I know at least some electroreceptive fish are capable of basic communication with other members of their species via varying their own bioelectric signals. However, I can't find any information as to whether platypuses (or, for that matter, any of the handful of other electroreceptive mammals) are capable of communicating in a similar manner. Does anyone know if they're able to do this?
Electrocommunication is used by weakly electric fish only and it is limited to aquatic environments where the electrical conductivity of the medium allows to transmit electric signals. The best studied fish species that use this communication method are The African Mormyriformes (which comprise the Mormyridae or elephantfish and the Gymnarchidae with Gymnarchus niloticus as the only species) and the South American Gymnotiformes (or Neotropical knifefish).
The mammals that are capable of electroreception use it for passive electrolocation which means locating the prey by detecting the weak electric fields of the prey with electroreceptors. These mammals are the three living species of monotreme; the Australian duck-billed platypus (Ornithorhynchus anatinus), the Australian short-beaked echidna (Tachyglossus aculeatus) and the Western long-beaked echidna (Zaglossus bruijnii) of New Guinea; and more recently discovered, the Guiana dolphin (Sotalia guianensis) from the cetacean order.
Note: Electroreception was reported in star-nosed mole, Condylura cristata, based on limited behavioral data (Gould et al., 1993) but the theory remains unexplained physiologically.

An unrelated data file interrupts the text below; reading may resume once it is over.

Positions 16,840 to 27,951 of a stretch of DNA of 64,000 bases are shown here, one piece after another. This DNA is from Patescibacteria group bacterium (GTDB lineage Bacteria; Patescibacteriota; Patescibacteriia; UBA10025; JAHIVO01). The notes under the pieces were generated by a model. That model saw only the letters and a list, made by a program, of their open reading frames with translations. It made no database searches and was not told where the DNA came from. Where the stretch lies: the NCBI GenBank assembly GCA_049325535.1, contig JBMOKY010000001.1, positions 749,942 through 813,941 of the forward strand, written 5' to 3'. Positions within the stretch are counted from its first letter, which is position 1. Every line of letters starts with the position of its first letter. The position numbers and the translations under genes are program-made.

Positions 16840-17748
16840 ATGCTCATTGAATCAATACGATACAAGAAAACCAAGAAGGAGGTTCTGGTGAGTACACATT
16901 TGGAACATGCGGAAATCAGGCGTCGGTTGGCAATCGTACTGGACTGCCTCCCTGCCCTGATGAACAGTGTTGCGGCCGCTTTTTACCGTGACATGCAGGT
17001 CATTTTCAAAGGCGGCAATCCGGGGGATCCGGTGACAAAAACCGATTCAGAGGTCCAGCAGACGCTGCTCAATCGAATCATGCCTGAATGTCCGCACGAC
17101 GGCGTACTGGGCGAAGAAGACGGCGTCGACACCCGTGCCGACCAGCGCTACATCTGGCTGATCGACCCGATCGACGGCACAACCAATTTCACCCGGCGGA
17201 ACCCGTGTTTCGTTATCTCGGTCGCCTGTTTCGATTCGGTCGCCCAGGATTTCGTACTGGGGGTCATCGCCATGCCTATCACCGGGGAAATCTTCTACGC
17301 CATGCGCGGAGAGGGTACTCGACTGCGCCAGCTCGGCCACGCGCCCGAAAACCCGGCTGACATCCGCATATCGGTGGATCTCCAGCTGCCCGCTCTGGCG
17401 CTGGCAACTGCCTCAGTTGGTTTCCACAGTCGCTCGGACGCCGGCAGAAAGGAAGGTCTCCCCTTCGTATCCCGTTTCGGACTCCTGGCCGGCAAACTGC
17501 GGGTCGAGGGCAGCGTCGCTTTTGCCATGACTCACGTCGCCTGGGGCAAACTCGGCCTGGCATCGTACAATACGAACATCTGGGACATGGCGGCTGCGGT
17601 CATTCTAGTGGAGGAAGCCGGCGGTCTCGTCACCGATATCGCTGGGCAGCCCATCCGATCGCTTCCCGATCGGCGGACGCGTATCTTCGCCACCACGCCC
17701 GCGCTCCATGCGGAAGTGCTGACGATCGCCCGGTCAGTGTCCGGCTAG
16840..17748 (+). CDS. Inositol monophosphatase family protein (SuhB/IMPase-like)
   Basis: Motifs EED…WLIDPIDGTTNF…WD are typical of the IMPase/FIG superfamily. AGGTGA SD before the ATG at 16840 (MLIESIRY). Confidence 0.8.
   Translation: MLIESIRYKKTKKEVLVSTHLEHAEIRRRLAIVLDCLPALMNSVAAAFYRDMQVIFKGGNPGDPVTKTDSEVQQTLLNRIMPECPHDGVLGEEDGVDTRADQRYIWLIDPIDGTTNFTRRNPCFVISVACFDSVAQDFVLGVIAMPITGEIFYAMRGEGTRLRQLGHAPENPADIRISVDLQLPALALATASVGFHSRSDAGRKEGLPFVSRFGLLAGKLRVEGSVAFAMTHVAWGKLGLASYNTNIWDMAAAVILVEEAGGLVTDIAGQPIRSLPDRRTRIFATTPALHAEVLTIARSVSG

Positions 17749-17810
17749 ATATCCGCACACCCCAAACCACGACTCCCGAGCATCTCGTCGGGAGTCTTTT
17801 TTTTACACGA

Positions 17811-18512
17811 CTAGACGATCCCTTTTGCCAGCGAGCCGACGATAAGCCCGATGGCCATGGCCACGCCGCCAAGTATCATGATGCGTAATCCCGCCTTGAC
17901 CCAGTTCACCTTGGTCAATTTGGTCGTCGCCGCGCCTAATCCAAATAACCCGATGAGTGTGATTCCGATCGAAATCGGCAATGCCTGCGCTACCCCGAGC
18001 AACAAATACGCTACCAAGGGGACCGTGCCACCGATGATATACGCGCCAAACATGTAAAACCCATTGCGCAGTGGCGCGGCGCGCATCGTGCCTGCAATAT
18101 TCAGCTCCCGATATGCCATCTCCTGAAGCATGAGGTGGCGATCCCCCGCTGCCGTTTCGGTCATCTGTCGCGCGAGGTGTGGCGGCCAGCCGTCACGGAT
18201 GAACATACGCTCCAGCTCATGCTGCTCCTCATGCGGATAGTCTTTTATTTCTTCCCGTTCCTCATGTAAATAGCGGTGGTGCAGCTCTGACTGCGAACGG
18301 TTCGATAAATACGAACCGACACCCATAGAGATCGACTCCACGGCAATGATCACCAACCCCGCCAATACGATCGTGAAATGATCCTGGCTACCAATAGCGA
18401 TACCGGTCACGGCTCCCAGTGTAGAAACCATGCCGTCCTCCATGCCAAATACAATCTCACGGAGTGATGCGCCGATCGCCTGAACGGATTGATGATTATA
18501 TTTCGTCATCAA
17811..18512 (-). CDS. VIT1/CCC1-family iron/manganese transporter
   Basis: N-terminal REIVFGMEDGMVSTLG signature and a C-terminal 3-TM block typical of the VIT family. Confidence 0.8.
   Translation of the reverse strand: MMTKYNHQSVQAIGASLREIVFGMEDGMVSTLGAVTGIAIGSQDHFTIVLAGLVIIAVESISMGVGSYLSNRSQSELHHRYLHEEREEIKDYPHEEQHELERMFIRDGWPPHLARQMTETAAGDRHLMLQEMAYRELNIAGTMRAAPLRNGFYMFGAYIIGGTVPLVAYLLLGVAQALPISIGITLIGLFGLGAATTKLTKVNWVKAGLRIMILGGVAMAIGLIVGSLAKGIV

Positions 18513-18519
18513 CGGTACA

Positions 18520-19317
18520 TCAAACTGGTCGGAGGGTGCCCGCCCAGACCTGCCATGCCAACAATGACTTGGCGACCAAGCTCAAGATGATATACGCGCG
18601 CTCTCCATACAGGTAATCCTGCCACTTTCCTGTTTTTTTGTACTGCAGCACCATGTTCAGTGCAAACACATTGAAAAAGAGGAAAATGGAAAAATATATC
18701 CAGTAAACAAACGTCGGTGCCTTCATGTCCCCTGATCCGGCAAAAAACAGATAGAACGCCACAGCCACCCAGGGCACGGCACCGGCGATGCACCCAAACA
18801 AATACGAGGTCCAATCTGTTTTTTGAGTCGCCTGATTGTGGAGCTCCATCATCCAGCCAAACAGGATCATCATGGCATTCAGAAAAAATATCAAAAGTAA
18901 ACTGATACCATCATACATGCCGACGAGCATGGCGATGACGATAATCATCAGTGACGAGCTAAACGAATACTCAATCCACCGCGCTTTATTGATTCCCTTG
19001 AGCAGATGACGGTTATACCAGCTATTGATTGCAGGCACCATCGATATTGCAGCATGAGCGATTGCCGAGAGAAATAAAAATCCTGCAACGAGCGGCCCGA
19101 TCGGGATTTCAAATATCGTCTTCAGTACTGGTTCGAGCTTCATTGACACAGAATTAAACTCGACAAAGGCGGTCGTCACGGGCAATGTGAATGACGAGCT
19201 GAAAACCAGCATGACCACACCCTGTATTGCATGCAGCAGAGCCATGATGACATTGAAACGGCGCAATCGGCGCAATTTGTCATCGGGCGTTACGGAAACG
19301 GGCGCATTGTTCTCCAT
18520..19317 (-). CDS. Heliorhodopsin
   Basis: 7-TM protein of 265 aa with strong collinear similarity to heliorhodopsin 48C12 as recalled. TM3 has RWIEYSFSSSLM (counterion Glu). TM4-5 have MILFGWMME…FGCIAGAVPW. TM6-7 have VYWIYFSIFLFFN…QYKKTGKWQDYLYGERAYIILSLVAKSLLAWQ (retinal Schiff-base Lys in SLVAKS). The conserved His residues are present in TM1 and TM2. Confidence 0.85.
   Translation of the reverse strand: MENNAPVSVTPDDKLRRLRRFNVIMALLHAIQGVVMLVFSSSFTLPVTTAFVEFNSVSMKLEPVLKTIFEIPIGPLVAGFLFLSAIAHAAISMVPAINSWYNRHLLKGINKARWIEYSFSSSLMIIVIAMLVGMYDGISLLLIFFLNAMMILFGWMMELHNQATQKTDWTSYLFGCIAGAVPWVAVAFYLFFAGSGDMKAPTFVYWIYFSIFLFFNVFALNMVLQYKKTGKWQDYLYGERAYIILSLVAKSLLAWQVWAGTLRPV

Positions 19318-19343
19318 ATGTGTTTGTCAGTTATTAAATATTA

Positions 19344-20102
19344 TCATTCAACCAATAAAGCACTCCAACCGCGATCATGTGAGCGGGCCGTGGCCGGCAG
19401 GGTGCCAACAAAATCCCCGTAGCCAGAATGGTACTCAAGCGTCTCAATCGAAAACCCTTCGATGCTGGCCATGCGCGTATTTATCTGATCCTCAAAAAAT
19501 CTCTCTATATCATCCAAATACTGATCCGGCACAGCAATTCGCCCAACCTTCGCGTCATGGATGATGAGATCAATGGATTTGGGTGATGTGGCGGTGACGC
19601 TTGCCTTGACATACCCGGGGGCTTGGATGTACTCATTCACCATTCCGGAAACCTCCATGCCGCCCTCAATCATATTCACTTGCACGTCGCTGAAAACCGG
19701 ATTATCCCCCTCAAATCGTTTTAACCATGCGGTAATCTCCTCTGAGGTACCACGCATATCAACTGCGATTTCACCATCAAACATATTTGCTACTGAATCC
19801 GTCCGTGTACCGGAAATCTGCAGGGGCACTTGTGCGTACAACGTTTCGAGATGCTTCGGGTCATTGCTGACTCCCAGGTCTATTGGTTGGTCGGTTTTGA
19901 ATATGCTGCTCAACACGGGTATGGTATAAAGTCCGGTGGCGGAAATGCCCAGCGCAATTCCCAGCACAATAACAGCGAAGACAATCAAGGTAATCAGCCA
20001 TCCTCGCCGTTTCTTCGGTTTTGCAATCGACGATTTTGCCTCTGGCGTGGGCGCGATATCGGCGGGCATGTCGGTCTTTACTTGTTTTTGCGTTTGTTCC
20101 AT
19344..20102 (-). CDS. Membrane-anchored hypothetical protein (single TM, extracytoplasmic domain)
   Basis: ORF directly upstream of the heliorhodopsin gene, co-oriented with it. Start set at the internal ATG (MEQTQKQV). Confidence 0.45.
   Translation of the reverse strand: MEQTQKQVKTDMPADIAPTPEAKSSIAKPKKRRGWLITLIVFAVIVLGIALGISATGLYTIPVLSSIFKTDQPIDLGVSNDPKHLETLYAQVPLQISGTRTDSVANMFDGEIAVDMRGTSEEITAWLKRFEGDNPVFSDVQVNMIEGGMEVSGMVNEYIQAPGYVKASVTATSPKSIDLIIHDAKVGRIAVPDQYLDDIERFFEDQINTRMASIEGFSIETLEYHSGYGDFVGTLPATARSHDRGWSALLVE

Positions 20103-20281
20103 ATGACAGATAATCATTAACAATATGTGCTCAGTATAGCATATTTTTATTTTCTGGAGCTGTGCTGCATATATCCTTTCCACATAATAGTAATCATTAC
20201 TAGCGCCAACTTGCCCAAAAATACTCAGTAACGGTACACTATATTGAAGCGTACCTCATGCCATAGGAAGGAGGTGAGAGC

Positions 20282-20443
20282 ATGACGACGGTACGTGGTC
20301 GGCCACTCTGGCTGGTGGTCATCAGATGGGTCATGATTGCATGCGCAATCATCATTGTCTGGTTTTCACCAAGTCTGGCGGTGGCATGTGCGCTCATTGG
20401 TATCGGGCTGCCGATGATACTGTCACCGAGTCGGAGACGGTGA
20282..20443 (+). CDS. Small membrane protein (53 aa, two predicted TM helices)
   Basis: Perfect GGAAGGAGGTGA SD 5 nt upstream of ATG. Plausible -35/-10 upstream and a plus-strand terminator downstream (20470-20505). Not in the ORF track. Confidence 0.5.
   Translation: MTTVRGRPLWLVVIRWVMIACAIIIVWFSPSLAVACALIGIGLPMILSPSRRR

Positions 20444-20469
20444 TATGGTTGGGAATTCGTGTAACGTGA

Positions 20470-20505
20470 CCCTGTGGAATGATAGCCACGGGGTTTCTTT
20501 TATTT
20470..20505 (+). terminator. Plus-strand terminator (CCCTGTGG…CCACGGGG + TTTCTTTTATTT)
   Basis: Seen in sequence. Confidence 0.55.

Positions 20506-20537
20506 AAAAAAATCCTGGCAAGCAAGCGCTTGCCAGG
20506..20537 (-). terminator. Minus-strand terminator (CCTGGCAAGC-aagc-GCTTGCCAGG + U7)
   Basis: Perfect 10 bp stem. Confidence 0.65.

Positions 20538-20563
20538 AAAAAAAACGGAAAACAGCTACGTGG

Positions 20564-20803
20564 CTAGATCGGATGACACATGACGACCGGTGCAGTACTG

The electrosensory system of platypus (and probably other mammals) is evolved independently and the electroreceptors belong to the trigeminal system. The physiology of the electosensory system of mammals reveal why they can't use their electroreception for conspecific communication.
In African mormyriform and South American gymnotiform fishes this sense has evolved to an additional active system using an electric organ as a source for a.c. impedance measurement of the environment and for communication. All electroreceptors found in fishes and amphibians that do not have electric organs are of the ampullary receptor type and probably form part of the acoustico-lateralis system. In contrast, the electroreceptors in platypus belong to the trigeminal system. Their sensitivity to d.c. as well as to high-frequency pulses  contrasts with the mostly d.c. or lowfrequency responsiveness of ampullary receptors, which are less well-adapted to detect rapid muscle action potentials.
Langner, Gerald & Scheich, Henning. (2009). Electric Senses in Monotremes: Electroreception and Electrolocation in the Platypus and the Echidna. 1056-1060. 10.1007/978-3-540-29678-2_2919.
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January 24, 2018
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1. Electroreception (edited by Theodore Holmes Bullock, Carl D. Hopkins, Richard R. Fay)
2. Neurobiology of Monotremes: Brain Evolution in Our Distant Mammalian Cousins (edited by Ken Ashwell)
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4. Electroreception in monotremes (John D. Pettigrew)
5. Perceiving in Depth, Volume 3: Other Mechanisms of Depth Perception (By Ian P. Howard)
6. Electroreception and Electrogenesis (James S. Albert and William G.R. Crampton) http://www.ucs.louisiana.edu/~jxa4003/Albert%20PDF%27s/Albert-Crampton-Electroreception-proofs.pdf